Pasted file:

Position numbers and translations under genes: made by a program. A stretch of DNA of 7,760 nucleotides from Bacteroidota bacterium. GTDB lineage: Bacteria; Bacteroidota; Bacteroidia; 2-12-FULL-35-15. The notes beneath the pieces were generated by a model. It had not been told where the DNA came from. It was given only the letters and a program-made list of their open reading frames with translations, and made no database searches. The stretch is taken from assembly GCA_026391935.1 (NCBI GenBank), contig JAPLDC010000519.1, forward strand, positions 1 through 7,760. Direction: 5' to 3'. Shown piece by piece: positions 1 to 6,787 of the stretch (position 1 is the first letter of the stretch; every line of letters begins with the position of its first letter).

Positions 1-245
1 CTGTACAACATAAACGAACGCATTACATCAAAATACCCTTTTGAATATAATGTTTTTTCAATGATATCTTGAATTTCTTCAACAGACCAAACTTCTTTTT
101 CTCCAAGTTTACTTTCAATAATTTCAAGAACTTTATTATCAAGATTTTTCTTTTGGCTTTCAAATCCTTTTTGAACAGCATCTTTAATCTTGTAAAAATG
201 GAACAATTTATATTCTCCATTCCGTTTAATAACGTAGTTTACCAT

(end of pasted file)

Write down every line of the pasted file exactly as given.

Position numbers and translations under genes: made by a program. A stretch of DNA of 7,760 nucleotides from Bacteroidota bacterium. GTDB lineage: Bacteria; Bacteroidota; Bacteroidia; 2-12-FULL-35-15. The notes beneath the pieces were generated by a model. It had not been told where the DNA came from. It was given only the letters and a program-made list of their open reading frames with translations, and made no database searches. The stretch is taken from assembly GCA_026391935.1 (NCBI GenBank), contig JAPLDC010000519.1, forward strand, positions 1 through 7,760. Direction: 5' to 3'. Shown piece by piece: positions 1 to 6,787 of the stretch (position 1 is the first letter of the stretch; every line of letters begins with the position of its first letter).

Positions 1-245
1 CTGTACAACATAAACGAACGCATTACATCAAAATACCCTTTTGAATATAATGTTTTTTCAATGATATCTTGAATTTCTTCAACAGACCAAACTTCTTTTT
101 CTCCAAGTTTACTTTCAATAATTTCAAGAACTTTATTATCAAGATTTTTCTTTTGGCTTTCAAATCCTTTTTGAACAGCATCTTTAATCTTGTAAAAATG
201 GAACAATTTATATTCTCCATTCCGTTTAATAACGTAGTTTACCAT